Is Marijuana More Addictive Than We Think? A New Study Shows that Marijuana Can be Just as Addictive as Other Drugs
Marijuana is one of the hottest sociopolitical topics today. The acceptance of medical marijuana in dozens of states and the recent recreational approval in two western states has put a focus on positive aspects of marijuana use in terms of pain reduction and other possible benefits. However, scientists are still trying to discover if marijuana is more addictive than other recreational drugs and legal intoxicants. Researchers are also trying to pinpoint exactly how marijuana affects the brain and what long-term effects it might have. Two new studies that were published this fall begin to shed light on marijuana’s more addictive qualities and psychoactive powers.
One study published in the Journal of Addictive Medicine focused on a group of teens who entered outpatient treatment programs for marijuana use. The other study published in the journal PNAS studied the brains of chronic marijuana users. The findings showed that marijuana dependence mimics many other addictions. Brain scans of chronic pot smokers showed that the mass of the bilateral orbitofrontal gyri decreased. While mass decreased, connectivity and activity in this area increased.
The orbitofrontal part of the brain is related to rewards, decision making and determining what is good or bad for the body. This part of the brain also contains a large number of cannabinoid receptors that react to THC exposure. In response to a constant flood of THC, the brain kills off receptors. This explains why many chronic users experience an increased tolerance to the drug. However, the severity of the effects on the brain varied considerably depending on when the subject began smoking pot and other factors.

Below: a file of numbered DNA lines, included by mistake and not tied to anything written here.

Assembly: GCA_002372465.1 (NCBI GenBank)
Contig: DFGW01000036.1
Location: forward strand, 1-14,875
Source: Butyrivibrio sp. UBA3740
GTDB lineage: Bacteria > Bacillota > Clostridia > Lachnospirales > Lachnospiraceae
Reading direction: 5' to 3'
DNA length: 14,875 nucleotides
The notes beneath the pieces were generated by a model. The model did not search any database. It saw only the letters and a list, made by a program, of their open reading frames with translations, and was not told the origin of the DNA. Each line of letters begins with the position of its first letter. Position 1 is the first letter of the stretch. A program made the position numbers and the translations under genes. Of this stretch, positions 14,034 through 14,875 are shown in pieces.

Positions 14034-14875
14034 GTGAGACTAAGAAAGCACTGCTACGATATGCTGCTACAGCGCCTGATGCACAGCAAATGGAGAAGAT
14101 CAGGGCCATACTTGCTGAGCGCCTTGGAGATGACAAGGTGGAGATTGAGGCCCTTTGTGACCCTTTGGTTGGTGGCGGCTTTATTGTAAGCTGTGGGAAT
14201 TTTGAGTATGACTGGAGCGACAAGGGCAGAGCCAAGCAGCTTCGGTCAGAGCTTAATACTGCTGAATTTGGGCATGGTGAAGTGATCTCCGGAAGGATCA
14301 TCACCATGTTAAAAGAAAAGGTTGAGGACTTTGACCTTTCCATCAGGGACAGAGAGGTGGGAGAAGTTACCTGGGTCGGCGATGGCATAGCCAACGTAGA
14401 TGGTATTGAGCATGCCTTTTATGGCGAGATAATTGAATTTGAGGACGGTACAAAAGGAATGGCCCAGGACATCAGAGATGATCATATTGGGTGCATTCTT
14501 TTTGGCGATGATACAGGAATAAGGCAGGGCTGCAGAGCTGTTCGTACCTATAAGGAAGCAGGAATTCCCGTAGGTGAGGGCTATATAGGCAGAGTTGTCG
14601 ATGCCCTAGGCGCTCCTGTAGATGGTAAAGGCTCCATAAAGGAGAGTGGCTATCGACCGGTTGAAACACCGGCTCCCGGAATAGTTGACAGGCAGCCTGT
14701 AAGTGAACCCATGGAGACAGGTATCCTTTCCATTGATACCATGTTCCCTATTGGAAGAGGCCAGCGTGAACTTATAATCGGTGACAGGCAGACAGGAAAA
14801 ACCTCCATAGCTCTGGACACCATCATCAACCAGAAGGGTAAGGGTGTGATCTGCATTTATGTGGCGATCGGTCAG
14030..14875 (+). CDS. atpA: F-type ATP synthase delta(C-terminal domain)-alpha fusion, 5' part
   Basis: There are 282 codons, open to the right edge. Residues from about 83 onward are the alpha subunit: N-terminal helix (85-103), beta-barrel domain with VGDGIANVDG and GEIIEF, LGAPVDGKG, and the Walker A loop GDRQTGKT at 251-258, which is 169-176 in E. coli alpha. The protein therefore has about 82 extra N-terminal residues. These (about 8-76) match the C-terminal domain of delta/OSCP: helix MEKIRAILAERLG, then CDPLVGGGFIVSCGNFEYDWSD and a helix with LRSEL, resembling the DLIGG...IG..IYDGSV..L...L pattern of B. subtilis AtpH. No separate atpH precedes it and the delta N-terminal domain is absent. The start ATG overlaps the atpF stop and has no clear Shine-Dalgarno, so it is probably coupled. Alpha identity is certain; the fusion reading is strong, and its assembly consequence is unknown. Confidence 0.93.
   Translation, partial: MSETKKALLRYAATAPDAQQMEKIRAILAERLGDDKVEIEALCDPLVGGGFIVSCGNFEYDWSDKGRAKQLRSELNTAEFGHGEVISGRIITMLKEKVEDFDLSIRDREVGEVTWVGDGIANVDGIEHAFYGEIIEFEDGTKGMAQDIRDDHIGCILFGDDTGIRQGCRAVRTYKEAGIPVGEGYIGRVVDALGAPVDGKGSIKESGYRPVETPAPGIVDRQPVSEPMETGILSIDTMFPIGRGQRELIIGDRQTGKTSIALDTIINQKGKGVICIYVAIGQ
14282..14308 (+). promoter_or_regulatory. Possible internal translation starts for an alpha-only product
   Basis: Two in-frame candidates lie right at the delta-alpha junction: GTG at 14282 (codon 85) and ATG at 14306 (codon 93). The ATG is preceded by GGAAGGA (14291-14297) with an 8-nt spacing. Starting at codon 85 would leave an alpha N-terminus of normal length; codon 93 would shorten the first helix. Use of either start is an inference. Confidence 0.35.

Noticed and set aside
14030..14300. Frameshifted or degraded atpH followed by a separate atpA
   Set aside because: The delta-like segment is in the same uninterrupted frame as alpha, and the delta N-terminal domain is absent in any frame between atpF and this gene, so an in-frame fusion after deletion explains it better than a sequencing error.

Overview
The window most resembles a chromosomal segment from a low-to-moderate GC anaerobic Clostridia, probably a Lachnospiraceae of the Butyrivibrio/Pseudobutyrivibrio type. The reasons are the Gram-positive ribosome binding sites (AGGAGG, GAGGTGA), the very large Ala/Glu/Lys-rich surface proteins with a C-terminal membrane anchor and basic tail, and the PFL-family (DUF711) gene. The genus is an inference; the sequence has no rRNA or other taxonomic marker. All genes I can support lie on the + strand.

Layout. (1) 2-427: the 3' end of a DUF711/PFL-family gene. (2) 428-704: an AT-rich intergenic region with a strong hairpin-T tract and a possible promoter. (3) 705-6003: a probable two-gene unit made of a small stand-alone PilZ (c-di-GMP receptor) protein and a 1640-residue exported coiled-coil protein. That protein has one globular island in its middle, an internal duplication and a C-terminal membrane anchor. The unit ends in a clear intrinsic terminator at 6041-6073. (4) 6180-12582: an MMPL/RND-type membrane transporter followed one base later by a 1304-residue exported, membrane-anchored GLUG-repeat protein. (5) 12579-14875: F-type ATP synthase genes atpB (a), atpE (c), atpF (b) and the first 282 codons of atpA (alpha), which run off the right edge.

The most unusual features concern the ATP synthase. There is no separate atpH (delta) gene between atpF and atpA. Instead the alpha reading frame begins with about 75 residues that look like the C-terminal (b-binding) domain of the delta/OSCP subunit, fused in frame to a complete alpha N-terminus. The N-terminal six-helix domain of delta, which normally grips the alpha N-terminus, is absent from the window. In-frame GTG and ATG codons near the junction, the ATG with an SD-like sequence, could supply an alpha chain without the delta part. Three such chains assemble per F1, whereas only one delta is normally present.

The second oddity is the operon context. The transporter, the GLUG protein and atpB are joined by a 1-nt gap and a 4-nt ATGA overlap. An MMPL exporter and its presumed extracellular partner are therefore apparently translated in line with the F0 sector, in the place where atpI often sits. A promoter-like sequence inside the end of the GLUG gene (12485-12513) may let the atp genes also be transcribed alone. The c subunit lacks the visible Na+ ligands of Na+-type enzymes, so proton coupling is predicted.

In the group of teens, 84 percent were diagnosed with cannabis dependence, and 40 percent showed signs of clinical withdrawal, including irritability, depression, insomnia, and anxiety. Importantly, these side effects didn’t decrease in proportion with days of abstinence. Teens who recognized that they had a drug problem and that marijuana use was responsible for difficulties in their lives had the best outcomes over the year that they were studied. Even if they reported withdrawal symptoms, this group fared better than those who did not report withdrawal. Those who did not recognize their problem had the greatest difficulty in recovery.
Is marijuana more addictive that previously thought? The answer is probably yes. However, the lifetime addiction rate is significantly lower than comparable rates for alcohol, nicotine, cocaine, and heroin. While the physical symptoms and negative life consequences of marijuana use are not as severe as they are for some hard drugs, this new research shows that marijuana has strong addictive properties and long-lasting withdrawal effects for some people. These studies confirmed that marijuana users are not immune from the mental components of addiction that require all people to recognize their problems and actively seek to overcome them.